Editor's note: In a long-awaited report sparked by a phone-hacking scandal at Rupert Murdoch's News of the World tabloid, a British judge Brian Leveson recommended Thursday that the British press should have an independent regulator, underpinned by law, and with the power to fine.
Below is information from the report and reaction:
[Updated at 3:03 a.m. ET, 8:03 p.m. GMT] News International, a subsidiary of the Murdoch-owned News Corp., has backed British Prime Minister David Cameron's call for regulation without legislation:
"We are grateful to Lord Justice Leveson for his thorough and comprehensive inquiry, and will be studying its recommendations and comments in detail. As a company we are keen to play our full part, with others in our industry, in creating a new body that commands the confidence of the public. We believe that this can be achieved without statutory regulation – and welcome the Prime Minister’s rejection of that proposal. We accept that a new system should be independent, have a standards code, a means of resolving disputes, the power to demand prominent apologies and the ability to levy heavy fines. We have spent 18 months reflecting upon these issues and are determined now to move on as soon as possible with others in our sector to set up a new body that will ensure British journalism is both responsible and robust”.
[Updated at 11:43 a.m. ET, 4:43 p.m. GMT] The Hacked Off campaign, which represents what it says are victims of press abuse, has issued a statement saying Leveson's recommendations need to be implemented:
"What is needed is a regulator which can properly and effectively protect the victims of press misconduct. (Leveson) has recommended that this be backed by legislation to protect the public and the press.
"These proposals are reasonable and proportionate and we call on all parties to get together to implement them as soon as possible.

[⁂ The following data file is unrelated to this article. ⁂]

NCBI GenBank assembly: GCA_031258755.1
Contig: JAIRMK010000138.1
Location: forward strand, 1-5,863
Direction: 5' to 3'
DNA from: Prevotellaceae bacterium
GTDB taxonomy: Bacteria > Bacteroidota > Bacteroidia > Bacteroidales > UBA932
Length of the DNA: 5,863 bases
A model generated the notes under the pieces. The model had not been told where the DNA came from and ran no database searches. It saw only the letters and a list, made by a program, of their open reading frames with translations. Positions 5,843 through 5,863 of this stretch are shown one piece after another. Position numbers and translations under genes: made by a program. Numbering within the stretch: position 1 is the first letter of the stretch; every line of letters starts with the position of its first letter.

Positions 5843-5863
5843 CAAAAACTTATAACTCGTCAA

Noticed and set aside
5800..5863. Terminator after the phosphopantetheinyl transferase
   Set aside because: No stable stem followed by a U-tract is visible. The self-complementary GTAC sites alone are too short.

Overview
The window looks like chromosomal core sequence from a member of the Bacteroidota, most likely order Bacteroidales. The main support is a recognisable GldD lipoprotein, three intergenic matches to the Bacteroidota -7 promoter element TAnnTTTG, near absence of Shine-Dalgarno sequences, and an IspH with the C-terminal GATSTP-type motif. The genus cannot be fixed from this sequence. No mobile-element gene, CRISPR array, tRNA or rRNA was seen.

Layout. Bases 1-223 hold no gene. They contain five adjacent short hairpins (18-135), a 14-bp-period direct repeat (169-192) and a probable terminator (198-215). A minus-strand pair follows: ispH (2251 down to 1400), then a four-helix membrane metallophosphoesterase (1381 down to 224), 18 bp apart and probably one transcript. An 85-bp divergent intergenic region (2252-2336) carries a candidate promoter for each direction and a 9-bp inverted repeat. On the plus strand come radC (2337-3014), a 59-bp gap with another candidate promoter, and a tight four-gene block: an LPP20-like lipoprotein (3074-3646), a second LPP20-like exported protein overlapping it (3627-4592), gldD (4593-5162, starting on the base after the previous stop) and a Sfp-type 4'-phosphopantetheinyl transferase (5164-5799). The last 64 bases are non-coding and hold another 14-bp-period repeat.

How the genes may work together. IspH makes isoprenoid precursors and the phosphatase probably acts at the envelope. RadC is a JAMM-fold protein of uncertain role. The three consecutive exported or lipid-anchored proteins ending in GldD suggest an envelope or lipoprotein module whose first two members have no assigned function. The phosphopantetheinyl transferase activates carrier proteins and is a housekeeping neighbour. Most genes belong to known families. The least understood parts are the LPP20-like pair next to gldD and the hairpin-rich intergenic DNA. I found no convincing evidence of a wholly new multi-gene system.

"The press must be given a deadline. The Inquiry is over. Now is the time for action."
[Updated at 11:30 a.m. ET, 4:30 p.m. GMT] More from Labour Party leader Ed Miliband:
"A free press is essential to a functioning democracy. The press must be able to hold the powerful – especially us politicians – to account without fear or favor. ...
"But at the same time, I do not want to live in a country where innocent families like the ... Dowlers can see their lives torn apart simply for sake of profit, and where powerful interests in the press know they won't be held to account ..."
The Dowler family was at the center of a phone-hacking scandal that triggered the Leveson inquiry. In 2002, the voice mail of a missing 13-year-old girl, Milly Dowler, had been hacked by an investigator working for the News of the World newspaper before she was found murdered.
[Updated at 11:14 a.m. ET, 4:14 p.m. GMT] Labour Party leader Ed Miliband says that he'll seek to convince British Prime Minister David Cameron and the House of Commmons that "we should put our faith in the recommendations of Lord Justice Leveson."
Miliband was reacting to Cameron's concerns. Cameron had said he backed Leveson's call for a new independent regulator for the press, but was wary about writing legislation to implement it.
"I'm sorry that the prime minister is not yet there," Miliband said in the House of Commons, "but I hope to convince him over the days ahead."
[Updated at 11:04 a.m. ET, 4:04 p.m. GMT] Here's more on British Prime Minister David Cameron's reservations on Leveson's recommendation that legislation be passed to form the new, independent press regulator:
"I have some serious concerns and misgivings on this recommendation. They break down into issues of principle, practicality and necessity. The issue of principle is that for the first time, we would have crossed the Rubicon of writing elements of press regulation into the law of the land. We should, I believe, be wary of any legislation that has the potential to infringe free speech and a free press."
[Updated at 10:30 a.m. ET, 3:30 p.m. GMT] British Prime Minister David Cameron, speaking in the House of Commons, says he backs a judge's call for a new independent regulator for the press and that it should be put in place rapidly.